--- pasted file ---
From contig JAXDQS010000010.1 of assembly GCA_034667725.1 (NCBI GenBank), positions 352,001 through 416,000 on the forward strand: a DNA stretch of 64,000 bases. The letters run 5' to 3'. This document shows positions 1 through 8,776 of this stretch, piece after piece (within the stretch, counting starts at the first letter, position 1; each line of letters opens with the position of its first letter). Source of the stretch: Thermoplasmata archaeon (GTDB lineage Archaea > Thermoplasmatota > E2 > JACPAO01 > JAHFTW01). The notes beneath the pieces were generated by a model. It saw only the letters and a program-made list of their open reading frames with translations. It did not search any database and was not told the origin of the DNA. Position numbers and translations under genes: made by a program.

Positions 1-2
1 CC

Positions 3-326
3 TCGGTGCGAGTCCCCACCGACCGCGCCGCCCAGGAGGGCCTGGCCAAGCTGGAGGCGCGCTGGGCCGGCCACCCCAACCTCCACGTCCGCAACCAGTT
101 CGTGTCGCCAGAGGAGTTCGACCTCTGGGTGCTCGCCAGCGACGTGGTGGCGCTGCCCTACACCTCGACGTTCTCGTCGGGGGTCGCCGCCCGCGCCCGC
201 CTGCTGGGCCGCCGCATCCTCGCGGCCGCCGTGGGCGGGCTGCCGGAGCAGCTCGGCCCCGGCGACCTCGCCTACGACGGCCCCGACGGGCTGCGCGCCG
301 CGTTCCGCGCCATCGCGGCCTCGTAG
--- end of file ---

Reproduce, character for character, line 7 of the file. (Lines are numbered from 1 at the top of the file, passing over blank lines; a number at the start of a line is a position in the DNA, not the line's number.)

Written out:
201 CTGCTGGGCCGCCGCATCCTCGCGGCCGCCGTGGGCGGGCTGCCGGAGCAGCTCGGCCCCGGCGACCTCGCCTACGACGGCCCCGACGGGCTGCGCGCCG